Endora Was Right

By Adam Blair

Has anyone ever noticed what a very female world "Bewitched" is? Unlike its ripoff/counterpart "I Dream of Jeannie", which is dominated by male bonding and is framed by an ultra-masculine portion of the already hierarchically male military, the space program, "Bewitched" is teeming with feminine interactions and a distinctly female sensibility. If you don't believe me, check it out yourself on the "TV Land" cable channel: they've brought my favorite show back at 9:30 weeknights, and not a moment too soon.

The strongest, most complex relationship on the show is between mother and daughter. Samantha's position - caught between two worlds - is played out in her relationship with Endora. It's a genuine conflict: she accepts mortal life and marriage but she most definitely does not give up her magical heritage. She's a witch, and says so, if not always proudly then matter-of-factly.

The downside to giving Samantha this conflict, essentially a dramatic rather than a comic one, is that Elizabeth Montgomery, ostensibly the show's star, often seems like she's on the sidelines. True, she's the focal point of the Endora-Darrin conflict, defending her mother to Darrin as much as she defends Darrin to her mother, but there's often a feeling that she doesn't get the juicy comedy material to play. She runs the risk, especially in some of the later episodes, of being the straight woman rather than the comedienne, of seeming like something of a guest at her own party rather than the center of attention.

Mary Tyler Moore encountered the same problem as her show progressed, although in her case it was more a matter of the gaggle of supporting players stealing the spotlight rather than something so central to the show's premise. Of course, both Montgomery and Moore were savvy enough to play to the considerable strengths of their ensembles. The calculated outrageousness of Paul Lynde's Uncle Arthur or Bernard Fox's Dr. Bombay make an interesting counterpoint to the appealing thick-headedness of Ted Knight's Ted Baxter and Betty White's horny yet sugary-sweet Sue Ann Nivens.

In addition, Samantha's mediator role - one that many females take on in family relationships - played off a significant strength of Montgomery's as an actress. She's a great listener and an excellent re-actor. This skill, as well as her concentration, make even her most unbelievable conversations believable, whether she's talking to a leprechaun, a horse, a husband-changed-into-a-goat, her child or a dopey client.

She certainly listens to her mother (though she may not like what Endora has to say). Of course, with Agnes Moorehead, who could find the acid in a bowl of syrup, that's not difficult. In fact, it looks like a pleasure for an actress. It's significant that Montgomery and Moorehead are two of only three principal actors who played the same role for all eight seasons. David White's Larry Tate, a caricature of a stereotype, was the third, keeping the same face with the same character for the show's entire duration. There were not only two Gladys Kravitzes - the dementedly funny Alice Pearce and the serviceable Sandra Gould - but also two Louise Tates, the sharply snotty Irene Vernon and the warmer but less secure Kasey Rogers.

The dual-ing Darrins have, of course, become famed in song and story, although what has gotten lost in the comparisons of Dick York with Dick Sargent is how little the switch affected the show's innate structure.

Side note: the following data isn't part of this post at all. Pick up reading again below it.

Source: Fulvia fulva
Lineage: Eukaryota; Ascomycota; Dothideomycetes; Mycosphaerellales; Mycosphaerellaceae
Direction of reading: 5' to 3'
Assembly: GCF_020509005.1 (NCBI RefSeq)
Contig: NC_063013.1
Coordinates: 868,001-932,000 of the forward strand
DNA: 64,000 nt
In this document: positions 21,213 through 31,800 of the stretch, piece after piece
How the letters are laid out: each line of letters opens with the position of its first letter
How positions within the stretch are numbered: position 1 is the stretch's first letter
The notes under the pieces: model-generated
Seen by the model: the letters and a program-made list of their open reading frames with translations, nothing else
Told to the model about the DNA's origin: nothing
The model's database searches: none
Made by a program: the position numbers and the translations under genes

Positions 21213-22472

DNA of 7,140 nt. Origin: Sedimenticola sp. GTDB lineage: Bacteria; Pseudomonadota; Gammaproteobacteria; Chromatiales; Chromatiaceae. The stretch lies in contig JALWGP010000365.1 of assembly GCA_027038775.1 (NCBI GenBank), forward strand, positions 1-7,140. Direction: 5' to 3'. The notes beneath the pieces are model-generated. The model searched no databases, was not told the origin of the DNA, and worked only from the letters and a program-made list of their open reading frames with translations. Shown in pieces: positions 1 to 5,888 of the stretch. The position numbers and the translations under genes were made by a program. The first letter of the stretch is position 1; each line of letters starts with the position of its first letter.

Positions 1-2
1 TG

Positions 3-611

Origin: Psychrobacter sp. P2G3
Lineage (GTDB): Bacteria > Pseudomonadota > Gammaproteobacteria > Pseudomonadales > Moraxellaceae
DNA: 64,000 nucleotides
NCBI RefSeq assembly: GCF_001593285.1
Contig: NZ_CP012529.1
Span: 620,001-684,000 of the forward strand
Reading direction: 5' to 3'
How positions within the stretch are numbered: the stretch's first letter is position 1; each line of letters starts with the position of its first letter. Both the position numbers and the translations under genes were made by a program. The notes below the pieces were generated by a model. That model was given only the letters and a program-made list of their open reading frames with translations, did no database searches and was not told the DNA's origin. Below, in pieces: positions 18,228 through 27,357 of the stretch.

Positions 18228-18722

What, after all, is "Bewitched" about? On one level it's simply light fantasy like its cinematic forebear, René Clair's I Married A Witch. On another, it's a reworking of classic sitcom themes, à la "I Love Lucy": straight-laced husband endeavors, in vain, to keep wacky wife from perpetrating mischief. (Sitcom creators have continued to mine this vein as recently as "Dharma & Greg".)

On a sociological level, "Bewitched" is clearly a parable for feminism. A strong, confident, capable woman with enormous powers is literally roped into domestication. Her husband, under the guise of protecting their marriage and maintaining his own status, forbids her from using those powers. How many women still feel straightjacketed by their mates' narrow view of their proper roles? Friedan's Feminine Mystique was published three years before "Bewitched" premiered in 1964, and women's liberation blossomed into a potent force during its run - with nary an on-screen mention. It wasn't necessary, and indeed would have made the tensions on the show unbearable: the battle was being played out already, week after week.

On another level, the mother-in-law's constant disapproval of her mortal son-in-law can be seen as an allegory of snobbery. Substitute "blue-collar" for "mortal" and "old money" for "witchcraft" in the 80% of scripts with Endora disparaging Darrin and the shows would play almost exactly the same. Endora often refers to a high-flying high life that Samantha has given up for marriage, including rubbing elbows with European nobility, landed gentry and the literati. For the rootless, classless American, these still hold nearly as much magic as the incantations uttered by the various witches and warlocks.

But the spell still isn't quite complete. What explains the show's continuing popularity? I believe one reason is that it expresses a number of female fantasies. In contrast, "Jeannie" not only took place in a masculine world, it also expressed a potent male fantasy: capturing and subjugating a beautiful woman, one who could be reduced to the size of a Barbie doll and bottled up when she was naughty or inconvenient.

The fact that Jeannie's owner/master refused to take advantage of the sexual possibilities inherent in the situation, and that Jeannie herself seemed more sexually aware than Tony (her frequent jealousy of the few fly-by-night dates he went on with other women) served only to titillate viewers, especially male viewers. ("If I had a beautiful blonde genie who called me 'master,' I can think of a few things I'd be wishing for," must have been a refrain in, oh, tens of thousands of horny male teenagers' heads during the late 1960s).